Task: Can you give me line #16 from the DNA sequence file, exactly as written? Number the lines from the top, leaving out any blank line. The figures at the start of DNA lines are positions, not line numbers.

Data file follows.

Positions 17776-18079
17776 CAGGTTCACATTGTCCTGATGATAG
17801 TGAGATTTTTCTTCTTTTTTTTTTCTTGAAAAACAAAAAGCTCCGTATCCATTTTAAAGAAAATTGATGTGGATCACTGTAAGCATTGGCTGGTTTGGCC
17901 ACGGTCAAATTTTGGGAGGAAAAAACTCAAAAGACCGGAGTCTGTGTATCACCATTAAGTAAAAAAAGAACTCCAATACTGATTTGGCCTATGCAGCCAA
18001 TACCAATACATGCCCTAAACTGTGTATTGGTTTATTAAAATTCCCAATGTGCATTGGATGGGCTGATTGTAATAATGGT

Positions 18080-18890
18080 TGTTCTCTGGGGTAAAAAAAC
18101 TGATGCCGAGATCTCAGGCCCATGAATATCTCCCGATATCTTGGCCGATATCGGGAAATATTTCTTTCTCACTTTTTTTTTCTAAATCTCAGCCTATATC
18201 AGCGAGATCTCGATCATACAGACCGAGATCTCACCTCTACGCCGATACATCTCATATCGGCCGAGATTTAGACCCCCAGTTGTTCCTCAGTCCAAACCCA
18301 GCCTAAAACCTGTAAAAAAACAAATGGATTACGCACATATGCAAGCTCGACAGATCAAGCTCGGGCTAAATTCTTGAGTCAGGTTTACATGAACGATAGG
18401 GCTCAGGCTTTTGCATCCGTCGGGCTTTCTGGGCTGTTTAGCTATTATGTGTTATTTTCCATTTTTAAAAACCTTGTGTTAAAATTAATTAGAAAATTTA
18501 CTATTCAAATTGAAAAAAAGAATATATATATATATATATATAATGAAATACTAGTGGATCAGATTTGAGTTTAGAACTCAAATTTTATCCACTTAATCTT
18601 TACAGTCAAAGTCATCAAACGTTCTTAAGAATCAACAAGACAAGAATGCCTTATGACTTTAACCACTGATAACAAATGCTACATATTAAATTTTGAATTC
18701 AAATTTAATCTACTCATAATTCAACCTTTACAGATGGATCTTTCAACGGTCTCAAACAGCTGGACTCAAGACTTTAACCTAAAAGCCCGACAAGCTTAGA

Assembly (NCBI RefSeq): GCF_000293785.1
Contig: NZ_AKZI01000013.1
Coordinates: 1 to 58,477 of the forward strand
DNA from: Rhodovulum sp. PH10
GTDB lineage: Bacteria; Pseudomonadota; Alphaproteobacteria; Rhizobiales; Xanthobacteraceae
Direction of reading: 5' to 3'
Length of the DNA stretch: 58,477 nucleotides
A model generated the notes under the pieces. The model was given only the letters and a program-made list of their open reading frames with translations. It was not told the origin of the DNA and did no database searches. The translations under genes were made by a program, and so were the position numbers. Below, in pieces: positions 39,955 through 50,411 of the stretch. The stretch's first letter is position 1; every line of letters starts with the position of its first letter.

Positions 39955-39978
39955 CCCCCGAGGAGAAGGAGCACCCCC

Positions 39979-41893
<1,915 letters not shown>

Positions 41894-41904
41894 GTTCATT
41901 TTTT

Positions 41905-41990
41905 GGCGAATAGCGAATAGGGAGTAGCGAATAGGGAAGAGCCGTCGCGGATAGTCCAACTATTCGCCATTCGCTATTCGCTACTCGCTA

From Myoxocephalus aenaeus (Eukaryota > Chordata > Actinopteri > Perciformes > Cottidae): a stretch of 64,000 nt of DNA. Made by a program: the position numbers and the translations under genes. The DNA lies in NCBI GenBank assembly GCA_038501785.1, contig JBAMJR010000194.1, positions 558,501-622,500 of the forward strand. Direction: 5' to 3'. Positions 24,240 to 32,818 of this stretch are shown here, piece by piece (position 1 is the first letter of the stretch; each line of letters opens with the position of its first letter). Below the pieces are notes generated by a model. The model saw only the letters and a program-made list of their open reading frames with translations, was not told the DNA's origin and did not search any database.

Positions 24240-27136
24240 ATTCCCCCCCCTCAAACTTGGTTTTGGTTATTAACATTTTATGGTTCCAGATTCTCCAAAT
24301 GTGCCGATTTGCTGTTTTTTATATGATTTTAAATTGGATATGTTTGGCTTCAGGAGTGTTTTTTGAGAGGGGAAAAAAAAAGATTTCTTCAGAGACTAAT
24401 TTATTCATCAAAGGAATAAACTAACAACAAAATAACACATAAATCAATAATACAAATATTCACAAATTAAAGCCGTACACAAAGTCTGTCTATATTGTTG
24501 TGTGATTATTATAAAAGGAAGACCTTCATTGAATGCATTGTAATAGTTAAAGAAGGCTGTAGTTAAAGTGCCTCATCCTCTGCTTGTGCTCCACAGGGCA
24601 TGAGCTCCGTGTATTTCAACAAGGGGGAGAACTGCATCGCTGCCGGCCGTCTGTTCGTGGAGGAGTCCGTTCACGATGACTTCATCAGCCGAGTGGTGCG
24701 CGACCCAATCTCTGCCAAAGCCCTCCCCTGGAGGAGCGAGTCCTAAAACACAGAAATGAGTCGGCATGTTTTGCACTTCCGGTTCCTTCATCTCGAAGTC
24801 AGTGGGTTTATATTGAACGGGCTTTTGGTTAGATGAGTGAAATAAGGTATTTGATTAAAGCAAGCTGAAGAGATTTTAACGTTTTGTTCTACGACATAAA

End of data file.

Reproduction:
Contig: NZ_AKZI01000013.1